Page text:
A shareholder in Flair Airlines Ltd. is taking the low-cost carrier to court, claiming it’s wrongfully withholding key information about a significant expansion of the company’s fleet of aircraft announced in the midst of the COVID-19 pandemic.
Prescott Strategic Investments LP by its general partner Prescott Strategic Investments Ltd. filed a petition in BC Supreme Court on June 18, naming Flair and Florida-based 777 Partners LLC, a “significant creditor” of the aviation firm, as respondents. Prescott, run by Canadian aviation industry veterans Jim Scott and Jerry Presley, claims in the court filing that the dispute was spurred by Flair’s management deciding to “aggressively expand its operations during a global pandemic” by signing leases on 13 new Boeing 737-8 airplanes with a subsidiary controlled by 777 Partners, also a Flair shareholder.
According to the petition, Flair’s fleet of three Boeing 737s was mostly grounded from September 2020 to April 2021, with the airline using only one for its Vancouver-Edmonton-Toronto route and its Vancouver-Calgary-Toronto route during that time. Prescott owns just under 68% of the airline’s voting shares, and had taken over the company’s management in 2018.
“Shortly after taking over management of Flair, Prescott’s partners became aware that Flair required an immediate infusion of funds in order to pay down a line of credit,” the petition states, a situation which saw 777 Partners sign on as an investor after being approached by Flair. The airline currently owes 777 Partners $140 million, most of which is at an 18% interest rate.
Prescott claims that the COVID-19 outbreak saw Canadian air travel drop by around 90% of pre-pandemic passenger numbers, causing other airlines such as WestJet (TSX:WJA) and Air Canada (TSX:AC) to scale back or halt expansion plans including cancelling orders for their new Boeing (NYSE:BA) 737-8s.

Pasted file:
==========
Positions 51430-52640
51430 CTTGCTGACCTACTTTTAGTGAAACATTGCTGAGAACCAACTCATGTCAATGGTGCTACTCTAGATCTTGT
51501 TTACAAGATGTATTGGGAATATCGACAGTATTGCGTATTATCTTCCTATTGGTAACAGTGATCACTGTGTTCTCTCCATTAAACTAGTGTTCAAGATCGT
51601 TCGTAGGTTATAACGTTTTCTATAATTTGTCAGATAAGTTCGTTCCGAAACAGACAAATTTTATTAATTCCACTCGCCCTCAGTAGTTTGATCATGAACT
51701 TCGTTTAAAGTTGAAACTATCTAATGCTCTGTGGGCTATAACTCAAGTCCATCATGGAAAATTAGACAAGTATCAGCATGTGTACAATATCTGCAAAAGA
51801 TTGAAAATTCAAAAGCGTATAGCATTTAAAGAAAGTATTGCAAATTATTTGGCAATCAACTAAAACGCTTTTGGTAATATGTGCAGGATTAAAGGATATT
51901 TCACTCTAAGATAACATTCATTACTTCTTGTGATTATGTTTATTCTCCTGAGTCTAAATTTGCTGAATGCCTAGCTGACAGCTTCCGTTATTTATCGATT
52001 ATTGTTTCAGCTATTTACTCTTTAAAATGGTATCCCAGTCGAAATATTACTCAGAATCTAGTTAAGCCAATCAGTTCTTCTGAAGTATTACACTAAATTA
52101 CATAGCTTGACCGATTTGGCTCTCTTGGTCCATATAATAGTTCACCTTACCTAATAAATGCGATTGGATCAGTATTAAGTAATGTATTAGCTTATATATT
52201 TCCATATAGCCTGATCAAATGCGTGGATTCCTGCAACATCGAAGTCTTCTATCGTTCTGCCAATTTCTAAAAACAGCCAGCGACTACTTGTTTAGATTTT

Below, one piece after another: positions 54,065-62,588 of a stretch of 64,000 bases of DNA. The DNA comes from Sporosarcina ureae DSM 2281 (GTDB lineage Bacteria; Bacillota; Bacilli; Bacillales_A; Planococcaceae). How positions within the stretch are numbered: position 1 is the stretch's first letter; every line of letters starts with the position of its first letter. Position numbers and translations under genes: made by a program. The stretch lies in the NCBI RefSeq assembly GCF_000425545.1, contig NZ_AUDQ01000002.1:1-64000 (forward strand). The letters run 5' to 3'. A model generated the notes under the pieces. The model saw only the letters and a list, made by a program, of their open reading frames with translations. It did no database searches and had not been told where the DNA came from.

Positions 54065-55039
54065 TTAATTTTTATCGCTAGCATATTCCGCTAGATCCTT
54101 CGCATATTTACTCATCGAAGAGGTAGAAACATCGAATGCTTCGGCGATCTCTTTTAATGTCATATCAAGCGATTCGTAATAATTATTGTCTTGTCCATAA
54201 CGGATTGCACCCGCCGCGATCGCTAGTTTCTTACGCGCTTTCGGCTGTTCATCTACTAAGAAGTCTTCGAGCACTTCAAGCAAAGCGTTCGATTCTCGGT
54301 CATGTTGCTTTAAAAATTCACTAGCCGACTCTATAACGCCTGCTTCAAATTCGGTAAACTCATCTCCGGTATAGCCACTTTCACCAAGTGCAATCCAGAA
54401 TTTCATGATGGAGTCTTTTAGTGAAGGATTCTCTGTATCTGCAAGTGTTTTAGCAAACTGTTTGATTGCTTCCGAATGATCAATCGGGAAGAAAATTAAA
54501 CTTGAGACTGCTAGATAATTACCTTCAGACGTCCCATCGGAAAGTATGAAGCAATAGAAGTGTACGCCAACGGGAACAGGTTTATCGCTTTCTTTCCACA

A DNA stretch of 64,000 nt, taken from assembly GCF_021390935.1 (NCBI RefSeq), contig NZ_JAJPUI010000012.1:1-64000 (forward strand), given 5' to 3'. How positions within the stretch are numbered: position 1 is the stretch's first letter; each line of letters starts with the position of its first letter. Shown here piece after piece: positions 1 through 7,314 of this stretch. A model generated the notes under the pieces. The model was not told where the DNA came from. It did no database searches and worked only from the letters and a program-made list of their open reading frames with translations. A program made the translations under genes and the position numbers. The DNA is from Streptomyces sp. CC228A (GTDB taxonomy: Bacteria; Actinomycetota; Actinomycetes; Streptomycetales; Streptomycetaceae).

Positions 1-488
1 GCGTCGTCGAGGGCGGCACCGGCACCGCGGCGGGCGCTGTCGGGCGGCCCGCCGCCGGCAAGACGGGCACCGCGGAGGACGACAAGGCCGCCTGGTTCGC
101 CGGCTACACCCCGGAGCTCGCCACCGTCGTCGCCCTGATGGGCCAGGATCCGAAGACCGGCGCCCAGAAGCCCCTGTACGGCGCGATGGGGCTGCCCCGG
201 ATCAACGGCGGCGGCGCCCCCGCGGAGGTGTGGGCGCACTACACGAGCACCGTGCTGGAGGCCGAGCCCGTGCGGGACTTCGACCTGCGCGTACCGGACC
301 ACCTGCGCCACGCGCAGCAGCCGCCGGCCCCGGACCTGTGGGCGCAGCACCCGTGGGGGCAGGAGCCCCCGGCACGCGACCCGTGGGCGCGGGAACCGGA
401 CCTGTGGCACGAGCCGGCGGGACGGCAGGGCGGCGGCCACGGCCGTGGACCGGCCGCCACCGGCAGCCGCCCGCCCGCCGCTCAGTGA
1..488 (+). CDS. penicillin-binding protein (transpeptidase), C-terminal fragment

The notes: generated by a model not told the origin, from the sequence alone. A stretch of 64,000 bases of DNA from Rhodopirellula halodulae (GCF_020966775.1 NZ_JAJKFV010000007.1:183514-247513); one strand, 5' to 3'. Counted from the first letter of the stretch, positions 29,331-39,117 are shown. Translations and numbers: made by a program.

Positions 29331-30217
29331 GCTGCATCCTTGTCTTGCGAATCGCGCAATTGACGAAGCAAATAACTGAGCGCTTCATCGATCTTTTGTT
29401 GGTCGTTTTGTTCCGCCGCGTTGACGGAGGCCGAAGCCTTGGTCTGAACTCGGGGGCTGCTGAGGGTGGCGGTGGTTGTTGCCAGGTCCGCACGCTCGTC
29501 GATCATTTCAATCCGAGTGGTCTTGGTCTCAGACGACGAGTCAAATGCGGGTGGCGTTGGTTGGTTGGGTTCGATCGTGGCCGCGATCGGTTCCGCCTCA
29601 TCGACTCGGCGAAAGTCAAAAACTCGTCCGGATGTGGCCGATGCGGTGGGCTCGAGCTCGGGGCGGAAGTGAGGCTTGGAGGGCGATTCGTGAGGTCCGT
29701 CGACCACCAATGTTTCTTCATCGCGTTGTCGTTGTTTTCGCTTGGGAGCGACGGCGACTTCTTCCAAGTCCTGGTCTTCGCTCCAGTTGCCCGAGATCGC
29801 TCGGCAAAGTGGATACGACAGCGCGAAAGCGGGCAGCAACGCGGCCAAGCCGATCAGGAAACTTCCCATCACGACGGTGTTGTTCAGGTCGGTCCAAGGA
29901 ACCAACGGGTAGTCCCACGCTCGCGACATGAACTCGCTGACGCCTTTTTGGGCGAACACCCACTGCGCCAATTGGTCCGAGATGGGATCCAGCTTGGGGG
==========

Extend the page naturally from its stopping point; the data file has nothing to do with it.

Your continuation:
But Flair went the opposite way, announcing in January 2021 that it was leasing more than a dozen new planes for new routes at five Canadian airports, an announcement that “caused serious concerns for Prescott.” Flair hadn’t sought shareholder approval as required for the leases and expansion plans, Prescott claims.
“Because Flair had already begun selling tickets connected to the expanded services, Flair’s position was entrenched and any after-the-fact vote by shareholders would be futile,” the petition states.
Moreover, the company didn’t get approval for the leases from the Canadian Transportation Agency, raising “significant concern” about whether the leases would put the company under control of 777 Partners, which could lead to a finding that it wasn’t “controlled in fact” by Canadians as required by the Canada Transportation Act. Such a finding could strip the aviation firm of its licence to operate in Canada, Prescott claims. Meanwhile, directors of 777 Partners have allegedly threatened to call in Flair’s debt and put it into receivership if it doesn’t proceed with the leases and expansion plans, which Prescott claims are not in Flair’s best interest.
The petition seeks declarations that Flair’s affairs are “being conducted in a manner that is oppressive” to Prescott, and an order for Flair and 777 Partners to buy Prescott’s shares for $0.85 per share.
The petition’s factual basis has not been tested in court, and Flair and 777 Partners had not filed responses by press time.